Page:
Recycling for charity
Don’t know what to with your old PC? Give it away to the underprivileged.
NADZIF Ramli dropped out of school in Year Four because he wasn’t interested in studying. Then a friend told the boy from Pengkalan Hulu, Perak, about a study programme where he could get hands- on time with PCs.
“I had never seen a PC before,” Nadzif, now 27, says. “When I saw it, it was so interesting. It was difficult to learn but I wanted to know everything about it, including the coding.”
The programme is run by Sols Tech, a social enterprise under humanitarian organisation Sols 24/ 7. Sols Tech teaches underserved community kids to refurbish computers for other underserved communities throughout the country. The kids get free accommodation and food for an 18- month training period.
Since 2008, the organisation has trained nearly 1,400 kids to do both hardware and software refurbishment. It distributes the refurbished PCs through organisations such as YouthCorp Malaysia, which has outreach programmes for the orang asli, and the Batu Grace Children’s Home orphanage.
Sols 24/ 7 founder and CEO Raj Ridvan Singh believes that Malaysians still don’t see the power that used computers can give the underpriviliged in Malaysia.
And there are a LOT of used computers around: according to Sols Tech, some four million computers are discarded in Malaysia every year.
This is huge considering that there are still 10 million Malaysians out there who don’t have access to computers, which means the problem can only get bigger in the future.
Sols Tech receives about 150 PCs a month from various com- panies, and these 100- odd students refurbish them after being taught the basics of how the devices work. “We have the capacity to refurbish 1,000 devices a month,” says Raj.
The refurbishment service isn’t limited to PCs; it also includes storage devices, laptops and handphones.
Typically, 70% of the PCs Sols Tech receives are in working order. The remaining 30% are refurbished with new parts that are sourced cheaply. Parts that can’t be reused, like certain components on the motherboard, are sent to recycling centres to be disassembled and returned to raw material form.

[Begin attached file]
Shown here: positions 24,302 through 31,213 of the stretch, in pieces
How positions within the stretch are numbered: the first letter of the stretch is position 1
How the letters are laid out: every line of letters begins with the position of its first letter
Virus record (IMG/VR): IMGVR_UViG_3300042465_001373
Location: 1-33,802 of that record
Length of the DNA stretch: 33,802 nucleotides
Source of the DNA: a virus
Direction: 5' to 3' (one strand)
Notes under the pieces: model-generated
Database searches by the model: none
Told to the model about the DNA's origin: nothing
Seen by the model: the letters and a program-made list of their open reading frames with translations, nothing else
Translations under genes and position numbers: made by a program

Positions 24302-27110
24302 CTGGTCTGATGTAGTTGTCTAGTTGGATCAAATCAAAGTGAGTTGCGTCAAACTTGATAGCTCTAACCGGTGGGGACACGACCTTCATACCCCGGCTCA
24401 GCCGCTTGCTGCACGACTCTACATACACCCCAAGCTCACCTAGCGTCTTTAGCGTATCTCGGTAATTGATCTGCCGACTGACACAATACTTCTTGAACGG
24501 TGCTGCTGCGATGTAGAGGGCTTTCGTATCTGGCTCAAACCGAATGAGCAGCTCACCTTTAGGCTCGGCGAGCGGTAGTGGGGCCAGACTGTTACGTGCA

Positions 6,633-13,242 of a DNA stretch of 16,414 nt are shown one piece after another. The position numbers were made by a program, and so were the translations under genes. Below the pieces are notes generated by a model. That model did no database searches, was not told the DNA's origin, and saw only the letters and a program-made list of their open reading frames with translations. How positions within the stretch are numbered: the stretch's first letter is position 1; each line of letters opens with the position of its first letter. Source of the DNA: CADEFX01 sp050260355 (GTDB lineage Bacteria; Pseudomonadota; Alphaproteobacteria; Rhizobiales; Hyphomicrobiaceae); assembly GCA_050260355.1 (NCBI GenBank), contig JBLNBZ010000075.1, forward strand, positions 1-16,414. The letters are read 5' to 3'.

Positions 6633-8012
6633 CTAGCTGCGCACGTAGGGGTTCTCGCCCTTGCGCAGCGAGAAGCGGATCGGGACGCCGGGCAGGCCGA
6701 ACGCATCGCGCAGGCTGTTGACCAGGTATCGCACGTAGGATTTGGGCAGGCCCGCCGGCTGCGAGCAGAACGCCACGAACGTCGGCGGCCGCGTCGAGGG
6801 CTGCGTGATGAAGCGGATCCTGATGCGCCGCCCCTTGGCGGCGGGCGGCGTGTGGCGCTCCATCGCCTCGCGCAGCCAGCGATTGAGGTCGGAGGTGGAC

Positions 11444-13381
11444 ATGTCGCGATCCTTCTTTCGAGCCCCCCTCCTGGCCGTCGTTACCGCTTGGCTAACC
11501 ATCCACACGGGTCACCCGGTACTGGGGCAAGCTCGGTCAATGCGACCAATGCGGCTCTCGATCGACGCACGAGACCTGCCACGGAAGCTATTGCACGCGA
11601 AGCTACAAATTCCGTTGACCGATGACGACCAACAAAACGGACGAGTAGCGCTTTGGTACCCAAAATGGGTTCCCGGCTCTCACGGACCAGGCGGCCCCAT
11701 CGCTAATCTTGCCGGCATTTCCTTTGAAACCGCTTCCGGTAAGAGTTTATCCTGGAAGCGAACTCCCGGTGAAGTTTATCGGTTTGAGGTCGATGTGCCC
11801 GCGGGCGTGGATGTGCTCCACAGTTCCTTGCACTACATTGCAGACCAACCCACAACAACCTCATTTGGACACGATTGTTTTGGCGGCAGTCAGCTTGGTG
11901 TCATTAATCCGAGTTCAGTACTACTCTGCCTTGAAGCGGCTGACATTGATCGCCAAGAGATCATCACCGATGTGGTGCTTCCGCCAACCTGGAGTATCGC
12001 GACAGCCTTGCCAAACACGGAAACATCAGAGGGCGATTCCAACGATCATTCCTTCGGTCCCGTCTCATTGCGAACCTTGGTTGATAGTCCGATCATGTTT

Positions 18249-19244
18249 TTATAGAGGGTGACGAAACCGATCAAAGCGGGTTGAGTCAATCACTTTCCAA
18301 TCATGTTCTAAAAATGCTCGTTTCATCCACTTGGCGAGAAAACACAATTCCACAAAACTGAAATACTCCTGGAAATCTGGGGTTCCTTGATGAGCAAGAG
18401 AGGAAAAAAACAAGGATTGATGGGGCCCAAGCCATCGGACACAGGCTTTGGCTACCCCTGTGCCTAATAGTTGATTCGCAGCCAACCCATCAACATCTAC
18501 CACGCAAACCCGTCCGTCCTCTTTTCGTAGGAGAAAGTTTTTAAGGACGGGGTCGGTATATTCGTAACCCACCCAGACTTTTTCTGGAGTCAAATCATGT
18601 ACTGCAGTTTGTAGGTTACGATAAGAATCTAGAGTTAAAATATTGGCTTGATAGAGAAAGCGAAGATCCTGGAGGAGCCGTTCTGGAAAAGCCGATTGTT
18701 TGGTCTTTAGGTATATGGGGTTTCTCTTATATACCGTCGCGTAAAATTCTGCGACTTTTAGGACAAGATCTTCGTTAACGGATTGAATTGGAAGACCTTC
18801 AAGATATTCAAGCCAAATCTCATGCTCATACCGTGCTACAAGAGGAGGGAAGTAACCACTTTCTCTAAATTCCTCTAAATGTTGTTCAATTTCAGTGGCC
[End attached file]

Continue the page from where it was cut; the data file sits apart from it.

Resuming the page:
The refurbishing of the device hardware takes less than half- anhour per computer. It is the software refurbishment that is time consuming, taking about 10 hours as data needs to be deleted and the operating system ( in most cases, Windows 7) need to be reinstalled.
“These refurbished devices can be used for another three to four years,” says Raj.
If you live in the Klang Valley, you can drop off e- devices at three points: Putrajaya, Sungai Besi and Segambut. For more information, go to sols247. org/ sols- tech. The refurbishment business
Device refurbishment entities aren’t just limited to charity organisations, though.
Commercial device refurbishment company APR Electronic Service Sdn Bhd has been in the business for 15 years. Its senior
manager, Danny Ng, says that about 20% of PC shops sells refurbished PCs – “There’s a market for refurbished product.”
The company refurbishes 300 PCs a month and sells them to brick and mortar retail outlets as well as online sites like Lazada and 11Street. These PCs are typically three to four years old and can last another four years. It also sells refurbished iPad Airs that retail for RM799, about half the price of a new one. APR keep costs down by replacing faulty chips on a motherboard.
“A new motherboard can cost over RM1,000. Instead of throwing it away because a chip on it is faulty, we can replace that particular chip with a new one,” explains Ng.
The company pays RM50 to RM200 for PCs and RM100 to RM450 for laptops that it usually gets from companies.
“Our business has gone up 15% since GST,” Ng says, referring to how consumers are tightening their belts and opting for more economical options.
Another company, T- Pot Electrical & Electronics Sdn Bhd, has been refurbishing and recycling old devices since 2005. Its senior general manager, Mandy Chan, says the company receives thousands of devices and then resells them.
“We refurbish 80% of them. We strongly believe in reusing material and we want to encourage that culture,” she says.
Waste not, want not.
Raj ( right) with his team refurbishing devices at Sols Tech.
Nadzif ( left) and fellow Sols Tech student Frederick Yail are learning everything about the computer as part of Sols Tech’s refurbishing team.